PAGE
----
1 Answer | Add Yours
"The Lady of Shallot" by Alfred Lord Tennyson, has the three characteristics of a medieval romance: love, magic (the supernatural), and chivalry. I very much enjoy the romantic mood of the story expressed in these characteristics within the poem.
The Lady of Shallot has had a spell cast over her (she knows not why or how) so that she can only view the world through a mirror: to do otherwise would mean her death. Never can she look at life full on, and in this way, she can only experience the world around her in a very superficial fashion.
There seems no way to break the spell, and this is very sad as she literally watches people pass her by her house each day going to Camelot. This makes the poem tragic and beautiful at the same time, and in this way we see the magic at work in the story. The imagery (especially the use of colors) brings the story alive:
And sometimes through the mirror blue
The knights come riding two and two:
She hath no loyal Knight and true,
The Lady of Shallot.
The Lady of Shallot watches and falls in love with the romantic figure of Sir Lancelot, the handsome, good and virtuous knight as he travels to and from King Arthur's court.
"...he rode between the barley sheaves...His broad clear brow in sunlight glowed... / From underneath his helmet flowed / His coal-black curls as on he rode / As he rode down to Camelot..."Tirra Lirra, " by the river / Sang Sir Lancelot..."
Finally, when she can take it no longer—as she sees his image flash in her mirror—she decides she would rather look at the world in all its splendor, including Lancelot, and die, than live imprisoned any longer.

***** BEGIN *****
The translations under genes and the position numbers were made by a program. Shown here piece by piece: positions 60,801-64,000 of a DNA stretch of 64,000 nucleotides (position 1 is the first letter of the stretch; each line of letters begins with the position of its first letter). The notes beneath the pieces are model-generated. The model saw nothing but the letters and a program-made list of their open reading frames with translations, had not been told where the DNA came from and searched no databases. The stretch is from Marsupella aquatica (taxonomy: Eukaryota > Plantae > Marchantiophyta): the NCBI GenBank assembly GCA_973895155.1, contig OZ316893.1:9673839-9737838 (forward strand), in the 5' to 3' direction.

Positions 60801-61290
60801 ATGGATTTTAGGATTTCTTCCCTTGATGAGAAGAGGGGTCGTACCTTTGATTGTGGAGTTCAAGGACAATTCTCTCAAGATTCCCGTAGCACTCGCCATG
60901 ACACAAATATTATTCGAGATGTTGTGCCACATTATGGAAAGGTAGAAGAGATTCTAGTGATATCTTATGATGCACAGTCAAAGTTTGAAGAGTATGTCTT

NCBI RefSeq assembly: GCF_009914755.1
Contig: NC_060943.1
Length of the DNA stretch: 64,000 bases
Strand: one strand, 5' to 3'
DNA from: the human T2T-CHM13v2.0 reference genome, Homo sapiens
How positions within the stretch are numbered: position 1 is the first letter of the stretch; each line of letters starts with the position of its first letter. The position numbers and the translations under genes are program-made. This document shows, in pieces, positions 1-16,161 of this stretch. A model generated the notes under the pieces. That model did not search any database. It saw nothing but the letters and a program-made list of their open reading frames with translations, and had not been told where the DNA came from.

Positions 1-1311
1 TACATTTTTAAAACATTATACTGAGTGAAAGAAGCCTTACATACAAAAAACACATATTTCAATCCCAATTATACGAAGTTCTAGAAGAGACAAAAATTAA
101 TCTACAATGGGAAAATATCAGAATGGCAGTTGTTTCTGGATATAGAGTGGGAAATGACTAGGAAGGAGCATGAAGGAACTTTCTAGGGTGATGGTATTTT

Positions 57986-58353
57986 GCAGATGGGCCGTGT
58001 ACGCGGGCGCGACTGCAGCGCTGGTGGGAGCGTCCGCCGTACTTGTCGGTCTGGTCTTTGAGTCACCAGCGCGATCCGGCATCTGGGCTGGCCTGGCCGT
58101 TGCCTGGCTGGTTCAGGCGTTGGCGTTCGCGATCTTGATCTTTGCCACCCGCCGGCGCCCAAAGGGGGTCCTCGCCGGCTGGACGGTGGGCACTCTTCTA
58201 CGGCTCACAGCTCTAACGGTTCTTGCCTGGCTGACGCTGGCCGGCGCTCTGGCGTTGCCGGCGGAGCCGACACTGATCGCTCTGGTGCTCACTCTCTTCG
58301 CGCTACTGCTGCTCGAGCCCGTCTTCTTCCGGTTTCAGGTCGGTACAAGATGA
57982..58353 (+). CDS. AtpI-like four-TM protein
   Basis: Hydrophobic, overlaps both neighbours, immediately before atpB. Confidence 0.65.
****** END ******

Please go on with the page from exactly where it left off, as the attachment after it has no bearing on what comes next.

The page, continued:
She quickly leaves the room, goes outside and sees the world for the first time without the mirror. I love the sense of her freedom expressed here.
She paints her name on the prow of a boat and lays down within; as the boat moves along, she dies—and the wooden craft wends its way down to Camelot. All the people there are saddened by the sight of the lovely lady within ("...And in the lighted palace near / Died the sound of royal cheer..."); they are also afraid ("...and they crossed themselves for fear..."). When Lancelot sees the dead woman in her boat, he notes how beautiful she is, and—just as a true knight should—calls down a blessing from God for this unknown woman:
"...She has a lovely face; /
God in his mercy lend her grace..."
The rhyme, the vivid descriptions, the color, use of light and dark, and the elements of the medieval romance are things I greatly enjoy about the poem.
We’ve answered 318,989 questions. We can answer yours, too.Ask a question